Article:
Etosha National Park takes us by surprise. Springbok prance across the plains, lions linger in tall grass meadows, giraffe munch the tops of acacia trees and elephants stretch their trunks into the silvery coolness of waterholes. Namibia’s jewel, Etosha reigns as one of Africa’s largest game parks. Its nearly 8600 square miles shelter 114 species of mammals plus more than 380 species of birds. At the park’s heart is the Etosha Pan, a shallow former lake bed covering nearly 1,738 square miles or 25% of the reserve’s surface. In the rainy season, pelicans and flamingos flock to the pan and impala, gemsbok, kudu and other animals drink at the springs along its edge.
What you won’t find in Etosha are crowds. Despite visiting in high season, we almost never encounter more than one other van alongside us when we stop to gaze at the animals and frequently our van is the only vehicle around.
The flat terrain also enables us to see large expanses, making critter sighting easy. Almost as soon as we enter the park, we spot zebras on our right, ostrich just beyond, wildebeests on our left and two lanky giraffes in front of our jeep, crossing the gravel road.
In Etosha, it is said, “the animals come to you.” That’s because of the park’s waterholes. Both natural and man-made, these draw animals into the open, especially in the dry season. At Gemsbokvlatke, a waterhole just off the main road, we watch 11 black-backed jackals finish off a springbok, dragging its ribs a few feet into the dusty sand before devouring them.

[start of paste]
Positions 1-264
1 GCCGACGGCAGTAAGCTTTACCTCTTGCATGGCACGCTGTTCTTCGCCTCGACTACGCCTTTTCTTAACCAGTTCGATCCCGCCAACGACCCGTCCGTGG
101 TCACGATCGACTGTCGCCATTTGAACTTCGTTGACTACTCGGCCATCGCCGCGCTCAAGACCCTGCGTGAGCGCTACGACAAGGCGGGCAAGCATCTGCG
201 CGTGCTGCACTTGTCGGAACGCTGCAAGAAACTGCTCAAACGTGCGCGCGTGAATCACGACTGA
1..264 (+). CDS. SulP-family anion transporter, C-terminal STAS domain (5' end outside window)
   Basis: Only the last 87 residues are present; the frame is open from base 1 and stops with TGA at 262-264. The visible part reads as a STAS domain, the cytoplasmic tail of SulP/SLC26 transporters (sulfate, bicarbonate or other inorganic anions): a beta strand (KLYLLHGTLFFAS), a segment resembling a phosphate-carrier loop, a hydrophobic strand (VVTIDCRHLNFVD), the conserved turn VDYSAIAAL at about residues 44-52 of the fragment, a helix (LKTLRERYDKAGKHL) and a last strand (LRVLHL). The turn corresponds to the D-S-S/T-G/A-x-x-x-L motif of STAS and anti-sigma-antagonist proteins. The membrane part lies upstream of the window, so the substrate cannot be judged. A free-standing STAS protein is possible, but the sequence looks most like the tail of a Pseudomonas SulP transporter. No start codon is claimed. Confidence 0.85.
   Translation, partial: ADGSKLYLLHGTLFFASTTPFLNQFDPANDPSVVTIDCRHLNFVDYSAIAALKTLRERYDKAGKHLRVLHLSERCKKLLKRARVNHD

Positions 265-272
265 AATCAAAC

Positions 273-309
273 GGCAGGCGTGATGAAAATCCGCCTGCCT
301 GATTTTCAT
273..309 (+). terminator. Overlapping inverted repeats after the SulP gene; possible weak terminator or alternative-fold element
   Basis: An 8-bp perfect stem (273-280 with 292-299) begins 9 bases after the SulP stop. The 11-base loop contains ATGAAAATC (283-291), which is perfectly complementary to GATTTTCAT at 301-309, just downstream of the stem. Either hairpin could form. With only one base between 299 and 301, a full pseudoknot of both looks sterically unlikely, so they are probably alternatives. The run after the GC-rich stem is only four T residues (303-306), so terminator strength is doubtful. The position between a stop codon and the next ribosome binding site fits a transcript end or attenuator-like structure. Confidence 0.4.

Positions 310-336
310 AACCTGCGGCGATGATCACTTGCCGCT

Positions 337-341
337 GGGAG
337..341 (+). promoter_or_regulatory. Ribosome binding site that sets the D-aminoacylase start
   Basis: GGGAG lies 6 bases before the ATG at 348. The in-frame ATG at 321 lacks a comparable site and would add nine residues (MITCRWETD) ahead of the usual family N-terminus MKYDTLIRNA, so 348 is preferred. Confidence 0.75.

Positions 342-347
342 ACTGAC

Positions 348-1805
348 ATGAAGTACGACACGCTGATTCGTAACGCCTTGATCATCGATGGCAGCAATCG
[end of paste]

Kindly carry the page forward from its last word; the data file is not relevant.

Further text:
Okaukuejo, like several of Etosha’s wildlife resorts, features its own waterhole. Abenteuer Afrika Safari, our tour company, wisely books us into one of the camp’s premier waterhole chalets. Each of the duplex, two bedroom units come with a sitting area and a balcony fronting the waterhole.
My daughter and I can hardly get our luggage into our room because we don’t want to look away from the mother and baby elephants drinking yards from us. In the cool of the evening when more animals come to the gently illuminated waterhole, we join the scores of people sitting quietly on the benches, observing the remarkable scene.
A baby rhino splashes in the water while his mother on the bank keeps an eye on him and several warthogs dart back and forth. Two hyenas lurk in the distance. Later on a family of four elephants arrive as do giraffes and more rhinos.
Namibia, as part of the 2007 centennial celebration of Etosha National Park, totally revamped its wildlife resorts, raising the standards to attract more international tourists. The newest lodge, Onkoshi, slated to open fall 2008, offers luxury chalets along the edge of Etosha’s pan.
Etosha’s vast distances plus its solitude and abundant animals enable us to sense the Africa of long ago, before development while the park’s comfortable lodging and good services give us the modern conveniences that make this wildlife safari enjoyable for us.